Micro-Environmental Zones and Occupancy Factors in Jharia Coal-Field: Pah Health Exposure Assessment

J. S. Pandey
S. Pimparkar
P. Khanna

DOI: 10.2190/QQ5W-1XPJ-UJLH-PJ3G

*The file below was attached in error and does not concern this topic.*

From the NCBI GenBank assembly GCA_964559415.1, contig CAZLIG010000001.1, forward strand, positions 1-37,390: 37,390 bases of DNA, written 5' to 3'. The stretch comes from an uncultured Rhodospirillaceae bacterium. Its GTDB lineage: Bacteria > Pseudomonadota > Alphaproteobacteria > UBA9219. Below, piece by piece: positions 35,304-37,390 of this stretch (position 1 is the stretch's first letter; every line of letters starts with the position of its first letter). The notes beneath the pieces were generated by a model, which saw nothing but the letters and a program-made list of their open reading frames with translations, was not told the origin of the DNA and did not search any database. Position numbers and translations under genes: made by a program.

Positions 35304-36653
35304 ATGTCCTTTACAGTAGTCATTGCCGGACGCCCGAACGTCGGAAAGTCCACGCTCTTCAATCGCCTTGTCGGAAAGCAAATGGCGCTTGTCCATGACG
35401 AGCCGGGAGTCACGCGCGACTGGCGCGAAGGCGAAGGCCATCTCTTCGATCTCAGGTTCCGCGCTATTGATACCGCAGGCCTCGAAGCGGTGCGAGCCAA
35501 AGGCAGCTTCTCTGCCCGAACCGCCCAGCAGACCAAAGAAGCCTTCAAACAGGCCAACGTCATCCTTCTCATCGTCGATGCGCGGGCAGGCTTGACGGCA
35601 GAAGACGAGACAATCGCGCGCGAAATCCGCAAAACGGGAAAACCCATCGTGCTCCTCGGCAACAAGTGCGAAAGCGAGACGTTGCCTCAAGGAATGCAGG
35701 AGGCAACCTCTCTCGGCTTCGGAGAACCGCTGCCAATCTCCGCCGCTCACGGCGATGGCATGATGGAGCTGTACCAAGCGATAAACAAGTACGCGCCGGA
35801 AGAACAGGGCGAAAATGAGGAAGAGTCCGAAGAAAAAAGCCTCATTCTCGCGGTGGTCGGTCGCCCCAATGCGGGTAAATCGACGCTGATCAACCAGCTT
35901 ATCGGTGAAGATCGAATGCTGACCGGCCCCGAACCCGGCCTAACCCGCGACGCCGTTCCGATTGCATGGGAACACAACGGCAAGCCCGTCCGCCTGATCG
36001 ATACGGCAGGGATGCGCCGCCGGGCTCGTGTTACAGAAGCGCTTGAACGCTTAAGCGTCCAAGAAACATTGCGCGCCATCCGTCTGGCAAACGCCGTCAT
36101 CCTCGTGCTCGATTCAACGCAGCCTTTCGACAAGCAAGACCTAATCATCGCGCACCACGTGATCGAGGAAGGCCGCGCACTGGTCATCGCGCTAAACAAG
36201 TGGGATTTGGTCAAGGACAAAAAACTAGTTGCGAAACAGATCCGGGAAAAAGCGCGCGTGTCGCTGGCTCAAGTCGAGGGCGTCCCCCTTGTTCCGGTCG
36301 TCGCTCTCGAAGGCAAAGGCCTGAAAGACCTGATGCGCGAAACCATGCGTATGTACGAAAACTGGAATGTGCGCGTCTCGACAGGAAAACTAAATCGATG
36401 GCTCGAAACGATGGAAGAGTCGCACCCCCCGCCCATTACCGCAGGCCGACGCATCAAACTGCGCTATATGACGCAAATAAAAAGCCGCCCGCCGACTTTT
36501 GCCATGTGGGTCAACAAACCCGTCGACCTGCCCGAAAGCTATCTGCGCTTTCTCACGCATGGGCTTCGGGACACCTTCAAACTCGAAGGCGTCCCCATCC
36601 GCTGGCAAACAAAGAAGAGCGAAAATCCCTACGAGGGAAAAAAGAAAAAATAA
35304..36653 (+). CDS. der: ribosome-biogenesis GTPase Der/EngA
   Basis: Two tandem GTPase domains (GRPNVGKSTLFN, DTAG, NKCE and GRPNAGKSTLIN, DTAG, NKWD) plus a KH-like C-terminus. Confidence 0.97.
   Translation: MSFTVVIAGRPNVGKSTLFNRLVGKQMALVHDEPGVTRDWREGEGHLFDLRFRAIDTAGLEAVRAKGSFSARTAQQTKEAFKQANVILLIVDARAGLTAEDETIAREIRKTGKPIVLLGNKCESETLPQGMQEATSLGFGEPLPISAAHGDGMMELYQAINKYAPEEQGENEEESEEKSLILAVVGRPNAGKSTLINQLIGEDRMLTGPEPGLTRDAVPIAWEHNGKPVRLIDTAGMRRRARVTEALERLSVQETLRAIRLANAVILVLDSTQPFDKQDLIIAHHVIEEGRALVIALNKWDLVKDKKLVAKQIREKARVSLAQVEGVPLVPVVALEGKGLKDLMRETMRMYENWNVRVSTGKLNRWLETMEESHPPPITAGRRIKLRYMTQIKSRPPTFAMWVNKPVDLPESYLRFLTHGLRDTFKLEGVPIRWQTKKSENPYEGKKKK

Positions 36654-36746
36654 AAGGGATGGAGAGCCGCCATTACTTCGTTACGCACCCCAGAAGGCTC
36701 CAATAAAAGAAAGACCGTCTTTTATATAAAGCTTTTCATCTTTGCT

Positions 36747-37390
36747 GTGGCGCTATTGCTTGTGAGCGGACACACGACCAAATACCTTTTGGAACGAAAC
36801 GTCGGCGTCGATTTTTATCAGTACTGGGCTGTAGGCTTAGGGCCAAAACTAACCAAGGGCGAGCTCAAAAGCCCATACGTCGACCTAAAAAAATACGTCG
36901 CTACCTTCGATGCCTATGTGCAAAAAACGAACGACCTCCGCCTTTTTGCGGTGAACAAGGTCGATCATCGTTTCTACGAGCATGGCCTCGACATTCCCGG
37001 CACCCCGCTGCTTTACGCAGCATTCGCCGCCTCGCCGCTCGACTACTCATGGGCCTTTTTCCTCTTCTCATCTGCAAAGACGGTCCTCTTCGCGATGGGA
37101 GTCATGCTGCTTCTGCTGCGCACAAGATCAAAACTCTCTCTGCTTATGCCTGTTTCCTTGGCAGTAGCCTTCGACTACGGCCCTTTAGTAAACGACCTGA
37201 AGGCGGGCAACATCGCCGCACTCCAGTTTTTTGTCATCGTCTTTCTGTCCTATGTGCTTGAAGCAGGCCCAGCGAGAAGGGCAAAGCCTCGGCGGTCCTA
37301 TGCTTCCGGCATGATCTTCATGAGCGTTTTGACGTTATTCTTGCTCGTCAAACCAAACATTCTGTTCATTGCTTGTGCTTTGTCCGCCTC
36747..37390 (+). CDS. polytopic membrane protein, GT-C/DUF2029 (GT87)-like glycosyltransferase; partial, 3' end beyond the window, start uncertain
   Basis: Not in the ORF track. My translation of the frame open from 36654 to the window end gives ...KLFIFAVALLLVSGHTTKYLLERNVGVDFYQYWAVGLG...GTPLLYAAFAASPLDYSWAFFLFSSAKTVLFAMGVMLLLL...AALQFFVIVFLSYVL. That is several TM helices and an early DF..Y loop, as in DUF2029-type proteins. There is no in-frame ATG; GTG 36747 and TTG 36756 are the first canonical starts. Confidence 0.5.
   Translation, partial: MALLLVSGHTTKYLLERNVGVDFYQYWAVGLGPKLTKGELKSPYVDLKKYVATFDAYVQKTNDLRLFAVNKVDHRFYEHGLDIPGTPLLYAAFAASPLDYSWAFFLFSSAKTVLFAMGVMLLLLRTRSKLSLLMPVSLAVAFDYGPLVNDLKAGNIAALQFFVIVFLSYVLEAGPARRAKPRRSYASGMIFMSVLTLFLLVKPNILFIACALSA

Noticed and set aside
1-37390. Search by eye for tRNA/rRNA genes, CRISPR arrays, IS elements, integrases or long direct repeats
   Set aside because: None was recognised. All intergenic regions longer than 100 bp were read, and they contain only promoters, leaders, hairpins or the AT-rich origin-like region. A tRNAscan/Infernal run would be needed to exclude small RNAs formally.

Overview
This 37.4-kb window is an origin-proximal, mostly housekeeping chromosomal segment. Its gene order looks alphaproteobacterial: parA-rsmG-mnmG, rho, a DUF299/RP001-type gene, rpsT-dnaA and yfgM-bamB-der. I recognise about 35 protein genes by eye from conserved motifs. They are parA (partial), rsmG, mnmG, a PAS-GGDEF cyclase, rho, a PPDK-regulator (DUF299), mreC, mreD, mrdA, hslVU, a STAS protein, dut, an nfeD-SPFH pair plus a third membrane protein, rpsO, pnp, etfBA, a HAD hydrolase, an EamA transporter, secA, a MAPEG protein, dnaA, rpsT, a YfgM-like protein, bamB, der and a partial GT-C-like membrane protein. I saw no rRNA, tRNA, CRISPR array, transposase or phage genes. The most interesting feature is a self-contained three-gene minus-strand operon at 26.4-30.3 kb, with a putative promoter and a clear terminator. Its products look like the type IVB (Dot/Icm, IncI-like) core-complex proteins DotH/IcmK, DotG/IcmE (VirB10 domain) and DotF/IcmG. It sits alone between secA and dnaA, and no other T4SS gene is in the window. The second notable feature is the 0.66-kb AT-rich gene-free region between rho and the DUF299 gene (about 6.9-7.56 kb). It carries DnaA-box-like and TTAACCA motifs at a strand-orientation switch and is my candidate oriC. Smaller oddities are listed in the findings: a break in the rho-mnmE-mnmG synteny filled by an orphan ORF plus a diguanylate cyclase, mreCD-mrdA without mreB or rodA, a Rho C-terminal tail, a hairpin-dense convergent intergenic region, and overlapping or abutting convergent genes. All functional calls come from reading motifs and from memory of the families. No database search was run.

An increasingly wide range of toxic chemicals are being continuously released into the environment. Polycyclic aromatic hydrocarbons (PAH) happen to be one of the most hazardous among them because of their carcinogenicity. They are mainly produced by combustion processes involving carbon-based substances such as fossil fuels and biomass, and have been reported to be present in significant concentrations in coal mining and coal processing areas. Responsiveness and susceptibilities to the pollutants, in general, has age-specific variability. A series of recent studies suggest that school children may be both sensitive and specifically reactive to air pollution health effects. Hence, the control of air pollution should be based on the most sensitive groups of persons. In line with pollutant/climate micro-environment concept, human exposures to PAH have been analyzed and estimated (in the present article) in terms of dose rates for residential and industrial micro-environmental zones in Jharia Region. The analysis is based on age-specific breathing rates, body weights, and occupancy factors for different zones.

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